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Quartet takes a fifties turn

Written by Liam Rudden, MUSIC REVIEW, Edinburgh Evening News

PRECISE, passionate, full-bodied and sensual. All words that have been used to describe the melodic overtures of The Edinburgh Quartet, one of the longest-established string quartets in the UK and the only ensemble in Scotland exclusively dedicated to the performance and teaching of chamber music.

Formed in 1959 by Professor Sidney Newman, then Reid Professor of Music at Edinburgh University, the aim was to establish a professional quartet based in the city of Edinburgh.

It is appropriate, therefore, that they have chosen to celebrate their first Queen's Hall series of concerts with newly appointed leader Charles Mutter, by taking a close look at the decade in which they were formed.

The series - which goes under the umbrella title, The Fifties - consists of six concerts each featuring a work from the 1950s paired with one of Haydn's Prussian Quartets op 50 and followed by a major work from the romantic era. It sees Philip Burrin (second violin), Michael Beeston (viola) and Mark Bailey (cello) join Mutter (first violin) at the Clerk Street venue.

Explaining the choice of programmes for the series of concerts, the second of which takes place on Sunday afternoon, Mutter reflects: 'Sorting out the unjustly neglected from the deservedly forgotten among the many quartets written in the 1950s proved a considerable and fascinating task.

'There are a couple of well known names - Shostakovich and Enescu - but neither Britten, Tippet nor Walton wrote quartets during this period, possibly due to the wealth of other talent that was doing so and which we shall be uncovering over the course of the seasom.'

Sunday's programme begins with Haydn's Quartet in E flat Op 50 No 3, followed by Rubbra's Quartet No 2 Op 73 (1950) which has been paired with Brahms' Quartet in B flat Op 67.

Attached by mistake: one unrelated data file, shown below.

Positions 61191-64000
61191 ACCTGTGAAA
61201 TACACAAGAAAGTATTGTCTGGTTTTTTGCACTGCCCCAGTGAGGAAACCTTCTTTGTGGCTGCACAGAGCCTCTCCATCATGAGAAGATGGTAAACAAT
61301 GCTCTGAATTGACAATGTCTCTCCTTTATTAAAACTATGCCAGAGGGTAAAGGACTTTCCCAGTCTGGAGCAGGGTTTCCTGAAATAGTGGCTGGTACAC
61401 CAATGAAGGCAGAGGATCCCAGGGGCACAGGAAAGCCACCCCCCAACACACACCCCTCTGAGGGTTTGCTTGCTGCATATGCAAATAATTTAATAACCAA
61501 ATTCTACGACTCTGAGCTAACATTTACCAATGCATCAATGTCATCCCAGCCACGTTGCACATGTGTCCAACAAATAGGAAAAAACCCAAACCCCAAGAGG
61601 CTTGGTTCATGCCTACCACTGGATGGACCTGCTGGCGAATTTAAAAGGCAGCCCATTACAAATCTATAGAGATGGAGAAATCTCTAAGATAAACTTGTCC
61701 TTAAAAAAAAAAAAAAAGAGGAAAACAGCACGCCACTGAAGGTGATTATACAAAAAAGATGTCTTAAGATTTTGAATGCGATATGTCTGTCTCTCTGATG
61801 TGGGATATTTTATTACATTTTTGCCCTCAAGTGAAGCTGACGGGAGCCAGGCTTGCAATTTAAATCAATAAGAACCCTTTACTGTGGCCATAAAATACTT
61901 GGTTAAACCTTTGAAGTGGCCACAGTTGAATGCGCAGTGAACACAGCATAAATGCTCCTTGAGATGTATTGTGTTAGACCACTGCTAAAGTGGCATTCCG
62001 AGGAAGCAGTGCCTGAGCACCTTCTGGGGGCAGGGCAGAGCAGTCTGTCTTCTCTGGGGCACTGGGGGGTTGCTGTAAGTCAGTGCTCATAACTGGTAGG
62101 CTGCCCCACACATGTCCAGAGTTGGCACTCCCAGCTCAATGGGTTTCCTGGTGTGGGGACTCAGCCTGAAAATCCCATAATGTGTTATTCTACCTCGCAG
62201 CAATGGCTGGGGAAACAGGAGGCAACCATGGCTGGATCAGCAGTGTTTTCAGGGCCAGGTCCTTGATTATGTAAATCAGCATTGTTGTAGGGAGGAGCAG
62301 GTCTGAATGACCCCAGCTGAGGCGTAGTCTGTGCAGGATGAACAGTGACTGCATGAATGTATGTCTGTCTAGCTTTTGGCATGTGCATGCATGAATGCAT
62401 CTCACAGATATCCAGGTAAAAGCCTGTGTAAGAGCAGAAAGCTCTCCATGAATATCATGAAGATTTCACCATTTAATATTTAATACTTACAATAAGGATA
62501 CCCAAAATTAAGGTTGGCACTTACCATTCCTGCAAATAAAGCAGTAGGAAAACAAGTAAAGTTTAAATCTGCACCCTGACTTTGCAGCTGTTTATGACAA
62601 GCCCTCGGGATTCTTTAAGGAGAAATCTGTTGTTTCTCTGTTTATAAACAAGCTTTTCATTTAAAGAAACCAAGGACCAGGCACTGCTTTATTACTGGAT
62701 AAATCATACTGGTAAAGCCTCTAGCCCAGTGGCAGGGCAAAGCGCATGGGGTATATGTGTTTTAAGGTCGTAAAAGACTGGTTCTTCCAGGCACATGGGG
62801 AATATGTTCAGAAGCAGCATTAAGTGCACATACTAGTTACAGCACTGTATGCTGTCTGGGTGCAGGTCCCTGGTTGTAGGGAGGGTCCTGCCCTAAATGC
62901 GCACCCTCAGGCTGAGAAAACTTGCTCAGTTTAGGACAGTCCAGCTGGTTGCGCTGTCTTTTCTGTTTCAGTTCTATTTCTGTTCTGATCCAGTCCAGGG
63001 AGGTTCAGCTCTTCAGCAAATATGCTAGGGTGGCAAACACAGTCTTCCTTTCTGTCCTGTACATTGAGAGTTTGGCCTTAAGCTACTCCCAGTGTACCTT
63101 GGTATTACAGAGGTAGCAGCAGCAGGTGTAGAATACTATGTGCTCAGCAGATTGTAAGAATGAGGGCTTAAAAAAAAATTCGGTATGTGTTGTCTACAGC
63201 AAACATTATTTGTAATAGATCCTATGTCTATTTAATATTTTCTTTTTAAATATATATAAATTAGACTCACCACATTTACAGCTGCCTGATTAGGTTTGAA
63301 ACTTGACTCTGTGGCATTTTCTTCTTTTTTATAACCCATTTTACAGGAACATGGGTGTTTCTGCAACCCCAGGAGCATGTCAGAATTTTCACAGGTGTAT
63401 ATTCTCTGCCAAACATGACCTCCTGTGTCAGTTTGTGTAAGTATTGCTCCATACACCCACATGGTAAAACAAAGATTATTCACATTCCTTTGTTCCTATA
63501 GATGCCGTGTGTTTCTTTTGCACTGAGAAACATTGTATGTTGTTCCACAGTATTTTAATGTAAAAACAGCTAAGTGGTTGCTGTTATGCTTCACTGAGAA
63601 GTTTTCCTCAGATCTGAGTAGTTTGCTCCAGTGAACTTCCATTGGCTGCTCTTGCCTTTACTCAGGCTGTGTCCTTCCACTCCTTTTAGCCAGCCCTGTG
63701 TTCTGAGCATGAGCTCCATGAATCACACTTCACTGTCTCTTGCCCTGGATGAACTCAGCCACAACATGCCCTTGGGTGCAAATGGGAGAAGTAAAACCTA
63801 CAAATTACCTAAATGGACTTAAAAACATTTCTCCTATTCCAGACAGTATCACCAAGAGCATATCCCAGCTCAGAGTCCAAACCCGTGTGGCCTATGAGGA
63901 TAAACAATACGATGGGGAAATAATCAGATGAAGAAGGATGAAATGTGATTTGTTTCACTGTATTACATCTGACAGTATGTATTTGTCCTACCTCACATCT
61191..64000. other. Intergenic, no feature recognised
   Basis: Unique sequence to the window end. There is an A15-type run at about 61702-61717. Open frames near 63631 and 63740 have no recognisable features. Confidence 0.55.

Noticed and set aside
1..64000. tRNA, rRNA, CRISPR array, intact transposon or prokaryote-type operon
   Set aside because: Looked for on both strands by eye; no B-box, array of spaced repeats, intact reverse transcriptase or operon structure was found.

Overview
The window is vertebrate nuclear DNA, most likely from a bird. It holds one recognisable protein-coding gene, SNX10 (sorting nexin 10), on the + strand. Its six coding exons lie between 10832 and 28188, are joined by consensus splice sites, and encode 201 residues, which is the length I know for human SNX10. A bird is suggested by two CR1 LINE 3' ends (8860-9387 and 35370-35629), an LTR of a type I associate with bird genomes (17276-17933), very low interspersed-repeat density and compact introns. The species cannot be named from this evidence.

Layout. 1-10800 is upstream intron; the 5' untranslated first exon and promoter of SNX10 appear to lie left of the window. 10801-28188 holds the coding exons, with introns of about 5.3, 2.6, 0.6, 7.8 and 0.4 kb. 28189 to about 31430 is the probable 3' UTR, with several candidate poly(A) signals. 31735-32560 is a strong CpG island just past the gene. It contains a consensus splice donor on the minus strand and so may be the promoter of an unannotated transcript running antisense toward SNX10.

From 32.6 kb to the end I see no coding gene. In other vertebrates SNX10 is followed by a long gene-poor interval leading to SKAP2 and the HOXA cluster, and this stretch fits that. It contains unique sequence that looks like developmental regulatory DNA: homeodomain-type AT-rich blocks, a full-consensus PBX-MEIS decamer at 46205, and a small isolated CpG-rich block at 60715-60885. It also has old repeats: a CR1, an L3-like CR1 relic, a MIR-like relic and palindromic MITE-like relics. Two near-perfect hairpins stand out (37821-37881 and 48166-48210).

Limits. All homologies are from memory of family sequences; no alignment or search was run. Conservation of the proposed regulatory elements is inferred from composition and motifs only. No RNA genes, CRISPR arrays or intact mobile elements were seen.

Mutter adds: 'The idea for this programme came when we were all in the car driving to a concert, we turned the radio on and there was a symphonic piece which was clearly Brahms, quite familiar and yet we knew it couldn't exist. It turned out to be a masterly orchestration by Rubbra of Brahms' Variations on a Theme of Handel. I think that had they lived in the same era, the two composers would have had a great deal of respect for each other, hence our putting them back to back in this concert.'

It is a formula that proved popular at the first concert of the series earlier this year. Second violin Burrin, says: All the pieces are very different and from contrasting periods. Audiences like that, it allows them to hear the work of a variety of composers.' Such programming also gives the series a wider appeal, he believes - important as the Quartet endeavours to broaden it's audience base.

Burrin continues: 'That is why the programme for our annual Queen's Hall series is so carefully chosen. It's an important part of our calendar and forms the basis of our repertoire for that year.'

And this year, it's not just audiences who are getting excited about the Quartet's choice of pieces. 'Some of these pieces are completely new additions to our established repertoire. Pieces that are rarely played,' says Burrin enthusiastically. 'As a musician that's great because it's always healthy to broaden one's musical experiences.'